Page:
Loose leaf tea is the way to go with
small glass teapots where you can see
the leaves opening up and the colour
developing, and stop it when you
think it is ready by lifting out the
sieve of tea leaves.
Some cafes will put a timer with
your selection in case you forget so
you do not leave it too long or it will
Zealong is the only commercial
tea plantation in New Zealand. You
will have to order their teas on-line
where you will find four different
oolong teas selling at $30 for 50g.
They recommend only brewing their
teas for one minute but you can
reuse the leaves, well, that is what
Bell Tea have a range of Kiwi Live
loose leaf teas with New Zealand
additives — Gisborne Dawn Assam
(assam tea with manuka leaf ), Otago
Gold (lemon and ginger), Mint
Aspiring, Ruapehu Rooibos.
Kerikeri Organic Tea Company
is a big supplier of tea with a local
twist using feijoa and manuka —
www kerikeritea.co.nz .
Storm and India has an eclectic
collection of looseleaf teas for
sale like Coconut Chai, Elixir
Chocolate and Morning Detox —
and Tealyra.co.nz are other great
sites for a big range of teas.
That is just some of the hot teas
you can try out. What about the cold
and iced teas? We will have to have
a look at that marketplace in the
summer when you are more likely to
feel like drinking one.
Brandy Smash — Put a tsp caster
sugar into a short glass with four
leaves of mint, a little water and
bruise with a muddler. Add 45ml
brandy and fill with crushed ice.
Monteith’s is the biggest selling
craft beer brand in the supermarkets
although it has dropped from
28 to 21%. Next is Macs at 14%,
Boundary Road at 11% and Moa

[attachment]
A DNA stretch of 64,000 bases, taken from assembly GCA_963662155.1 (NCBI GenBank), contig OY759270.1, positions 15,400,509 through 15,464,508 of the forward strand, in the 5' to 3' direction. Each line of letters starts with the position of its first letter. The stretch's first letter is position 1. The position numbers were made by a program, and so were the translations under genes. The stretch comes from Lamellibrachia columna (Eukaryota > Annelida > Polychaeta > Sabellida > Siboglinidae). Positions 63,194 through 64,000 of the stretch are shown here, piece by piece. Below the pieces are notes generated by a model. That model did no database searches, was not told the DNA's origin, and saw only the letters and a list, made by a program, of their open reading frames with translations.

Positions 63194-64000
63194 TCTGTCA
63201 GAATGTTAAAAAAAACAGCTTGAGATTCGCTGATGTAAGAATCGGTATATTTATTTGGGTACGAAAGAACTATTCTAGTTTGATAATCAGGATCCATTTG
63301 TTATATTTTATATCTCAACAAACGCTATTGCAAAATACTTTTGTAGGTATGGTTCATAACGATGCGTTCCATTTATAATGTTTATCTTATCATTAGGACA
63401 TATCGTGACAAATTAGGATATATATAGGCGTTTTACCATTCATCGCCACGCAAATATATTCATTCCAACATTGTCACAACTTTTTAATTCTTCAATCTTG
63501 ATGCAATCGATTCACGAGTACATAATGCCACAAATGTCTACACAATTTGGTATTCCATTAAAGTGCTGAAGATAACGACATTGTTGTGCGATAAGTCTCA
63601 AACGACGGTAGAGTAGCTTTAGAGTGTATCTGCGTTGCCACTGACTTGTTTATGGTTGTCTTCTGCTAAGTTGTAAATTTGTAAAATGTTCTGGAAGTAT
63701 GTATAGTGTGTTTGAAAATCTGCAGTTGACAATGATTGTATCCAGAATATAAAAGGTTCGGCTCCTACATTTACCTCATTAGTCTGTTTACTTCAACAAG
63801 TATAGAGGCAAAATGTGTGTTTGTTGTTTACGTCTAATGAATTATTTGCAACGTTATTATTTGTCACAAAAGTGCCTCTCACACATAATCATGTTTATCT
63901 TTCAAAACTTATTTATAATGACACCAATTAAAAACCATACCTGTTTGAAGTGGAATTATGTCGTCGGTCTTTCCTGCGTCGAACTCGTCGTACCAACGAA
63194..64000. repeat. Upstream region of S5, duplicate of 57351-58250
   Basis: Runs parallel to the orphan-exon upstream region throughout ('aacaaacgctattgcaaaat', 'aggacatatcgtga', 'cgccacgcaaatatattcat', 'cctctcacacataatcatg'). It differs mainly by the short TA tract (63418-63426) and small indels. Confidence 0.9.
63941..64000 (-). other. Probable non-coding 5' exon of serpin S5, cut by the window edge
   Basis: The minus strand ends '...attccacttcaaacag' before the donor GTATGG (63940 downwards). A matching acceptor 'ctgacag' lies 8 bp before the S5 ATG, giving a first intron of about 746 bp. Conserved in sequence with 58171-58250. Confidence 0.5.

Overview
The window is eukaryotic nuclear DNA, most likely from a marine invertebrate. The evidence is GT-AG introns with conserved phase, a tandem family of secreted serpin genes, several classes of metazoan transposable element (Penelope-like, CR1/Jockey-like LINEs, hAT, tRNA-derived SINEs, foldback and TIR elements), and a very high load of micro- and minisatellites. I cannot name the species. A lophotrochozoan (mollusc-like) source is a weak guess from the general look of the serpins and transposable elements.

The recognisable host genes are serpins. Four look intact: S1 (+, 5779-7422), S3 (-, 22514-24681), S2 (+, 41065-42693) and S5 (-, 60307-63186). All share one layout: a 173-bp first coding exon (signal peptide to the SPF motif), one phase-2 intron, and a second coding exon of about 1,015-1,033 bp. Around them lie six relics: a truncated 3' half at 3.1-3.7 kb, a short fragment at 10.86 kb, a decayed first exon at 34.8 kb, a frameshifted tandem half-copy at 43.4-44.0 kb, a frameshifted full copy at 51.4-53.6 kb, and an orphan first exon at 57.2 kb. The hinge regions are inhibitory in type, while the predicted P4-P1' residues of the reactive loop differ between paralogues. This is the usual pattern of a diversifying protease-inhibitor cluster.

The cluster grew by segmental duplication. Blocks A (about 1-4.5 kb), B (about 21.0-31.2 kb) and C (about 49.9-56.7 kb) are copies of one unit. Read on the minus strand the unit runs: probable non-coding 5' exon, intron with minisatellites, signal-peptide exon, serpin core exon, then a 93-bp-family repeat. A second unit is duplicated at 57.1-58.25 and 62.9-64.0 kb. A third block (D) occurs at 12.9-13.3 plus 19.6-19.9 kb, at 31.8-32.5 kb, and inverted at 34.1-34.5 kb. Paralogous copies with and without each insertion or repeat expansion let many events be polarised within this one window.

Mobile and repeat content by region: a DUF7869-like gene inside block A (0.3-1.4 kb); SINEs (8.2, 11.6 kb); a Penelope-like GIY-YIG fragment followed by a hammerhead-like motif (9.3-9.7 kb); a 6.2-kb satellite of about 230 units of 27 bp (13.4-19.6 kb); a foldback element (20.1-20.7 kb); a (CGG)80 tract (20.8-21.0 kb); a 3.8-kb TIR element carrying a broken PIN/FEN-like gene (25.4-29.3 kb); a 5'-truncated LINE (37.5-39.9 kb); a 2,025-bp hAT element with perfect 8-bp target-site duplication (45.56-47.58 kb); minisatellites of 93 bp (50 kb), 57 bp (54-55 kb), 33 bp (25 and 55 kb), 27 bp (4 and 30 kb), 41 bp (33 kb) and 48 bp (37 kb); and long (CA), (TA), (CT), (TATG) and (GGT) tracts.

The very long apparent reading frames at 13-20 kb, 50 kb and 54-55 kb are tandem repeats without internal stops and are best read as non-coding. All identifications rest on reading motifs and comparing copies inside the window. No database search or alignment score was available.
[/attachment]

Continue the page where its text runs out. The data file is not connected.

at 10% and then from 6% to 2%
come Stoke, Sprig and Fern, Tuatara,
Panhead, Harringtons and Epic.
Craft beer has increased its volume
by 15% in the last year as the big
three, Lion, DB and Independent,
drop sales slowly with the overall
consumption of beer in New
Zealand continuing to decline.
“There is nothing wrong with
sobriety in moderation.” — John
Phoenix Good Energy — Good
energy is obviously better than bad
energy so that is a good start. It is
a sparkling fruit drink, good smell
and taste of berries, lemons and
pomegranates. The energy comes
from the good fruit sugars and the
natural coffee and guarana caffeine,
not from the huge chemical factories
in China where most of the world’s
caffeine comes from. Costs more but
good energy is worth it. 250ml, $3.
Bacon, egg and sausage meat plait.
Time for that better cuppa
Red wine choice
Esk Valley Merlot, Cabernet Malbec
2014 — Berry fruit aromas start the
red wine experience that envelops your
palate with rich flavours of plums,
berries, hints of inky molasses and
a drying grip of tannins. Excellent
Bordeaux style wine. Drink now til
2020. Dry. $17 to $24.
White wine choice
Church Road Pinot Gris 2014 —
Strong aromas of musk and ginger and
honeysuckle, flavours of ripe pears and
apricots with a big mouth feel, a sweet
fruit bomb from very ripe Hawke’s Bay
grapes with light acidity. Drink now till
2017. Medium. $19.
Emerson’s 1812 Hoppy Pale Ale —
Dark golden colour with persistent
sparkle that stimulates the mouth
to enjoy the rich citrus and caramel
flavours that fill your palate and linger
along with chewy hops. 500ml, 5%.
Pack for the picnic
takes the cake
Gluten-free festive fruit cake
White chocolate and macadamia nut panforte